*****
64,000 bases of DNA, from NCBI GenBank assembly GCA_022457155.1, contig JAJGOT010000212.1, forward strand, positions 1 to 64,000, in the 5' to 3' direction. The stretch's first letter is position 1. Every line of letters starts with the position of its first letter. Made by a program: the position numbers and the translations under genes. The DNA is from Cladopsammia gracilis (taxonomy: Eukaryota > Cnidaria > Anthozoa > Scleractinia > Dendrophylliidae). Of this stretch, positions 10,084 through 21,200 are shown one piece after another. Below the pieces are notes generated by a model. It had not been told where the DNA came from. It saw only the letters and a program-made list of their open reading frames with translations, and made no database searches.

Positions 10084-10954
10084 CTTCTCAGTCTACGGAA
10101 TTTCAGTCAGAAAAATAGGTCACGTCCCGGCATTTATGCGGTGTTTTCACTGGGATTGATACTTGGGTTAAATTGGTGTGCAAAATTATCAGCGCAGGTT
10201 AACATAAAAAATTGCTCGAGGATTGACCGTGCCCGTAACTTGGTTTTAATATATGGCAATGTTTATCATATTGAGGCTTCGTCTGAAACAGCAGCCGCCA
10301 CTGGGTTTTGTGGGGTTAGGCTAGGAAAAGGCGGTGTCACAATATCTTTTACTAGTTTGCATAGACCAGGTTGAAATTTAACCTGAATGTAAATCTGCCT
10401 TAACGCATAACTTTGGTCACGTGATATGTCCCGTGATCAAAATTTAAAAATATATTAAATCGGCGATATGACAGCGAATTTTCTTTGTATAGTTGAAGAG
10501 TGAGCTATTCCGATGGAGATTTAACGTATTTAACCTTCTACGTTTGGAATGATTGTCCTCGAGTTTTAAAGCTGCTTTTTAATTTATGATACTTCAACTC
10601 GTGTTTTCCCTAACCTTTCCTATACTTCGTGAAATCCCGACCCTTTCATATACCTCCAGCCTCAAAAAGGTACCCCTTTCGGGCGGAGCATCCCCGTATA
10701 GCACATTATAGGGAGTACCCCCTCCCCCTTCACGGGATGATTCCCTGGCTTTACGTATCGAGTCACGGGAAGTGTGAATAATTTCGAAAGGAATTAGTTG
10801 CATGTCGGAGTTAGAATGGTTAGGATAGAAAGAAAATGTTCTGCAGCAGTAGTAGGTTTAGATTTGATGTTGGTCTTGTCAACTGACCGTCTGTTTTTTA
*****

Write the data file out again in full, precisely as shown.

64,000 bases of DNA, from NCBI GenBank assembly GCA_022457155.1, contig JAJGOT010000212.1, forward strand, positions 1 to 64,000, in the 5' to 3' direction. The stretch's first letter is position 1. Every line of letters starts with the position of its first letter. Made by a program: the position numbers and the translations under genes. The DNA is from Cladopsammia gracilis (taxonomy: Eukaryota > Cnidaria > Anthozoa > Scleractinia > Dendrophylliidae). Of this stretch, positions 10,084 through 21,200 are shown one piece after another. Below the pieces are notes generated by a model. It had not been told where the DNA came from. It saw only the letters and a program-made list of their open reading frames with translations, and made no database searches.

Positions 10084-10954
10084 CTTCTCAGTCTACGGAA
10101 TTTCAGTCAGAAAAATAGGTCACGTCCCGGCATTTATGCGGTGTTTTCACTGGGATTGATACTTGGGTTAAATTGGTGTGCAAAATTATCAGCGCAGGTT
10201 AACATAAAAAATTGCTCGAGGATTGACCGTGCCCGTAACTTGGTTTTAATATATGGCAATGTTTATCATATTGAGGCTTCGTCTGAAACAGCAGCCGCCA
10301 CTGGGTTTTGTGGGGTTAGGCTAGGAAAAGGCGGTGTCACAATATCTTTTACTAGTTTGCATAGACCAGGTTGAAATTTAACCTGAATGTAAATCTGCCT
10401 TAACGCATAACTTTGGTCACGTGATATGTCCCGTGATCAAAATTTAAAAATATATTAAATCGGCGATATGACAGCGAATTTTCTTTGTATAGTTGAAGAG
10501 TGAGCTATTCCGATGGAGATTTAACGTATTTAACCTTCTACGTTTGGAATGATTGTCCTCGAGTTTTAAAGCTGCTTTTTAATTTATGATACTTCAACTC
10601 GTGTTTTCCCTAACCTTTCCTATACTTCGTGAAATCCCGACCCTTTCATATACCTCCAGCCTCAAAAAGGTACCCCTTTCGGGCGGAGCATCCCCGTATA
10701 GCACATTATAGGGAGTACCCCCTCCCCCTTCACGGGATGATTCCCTGGCTTTACGTATCGAGTCACGGGAAGTGTGAATAATTTCGAAAGGAATTAGTTG
10801 CATGTCGGAGTTAGAATGGTTAGGATAGAAAGAAAATGTTCTGCAGCAGTAGTAGGTTTAGATTTGATGTTGGTCTTGTCAACTGACCGTCTGTTTTTTA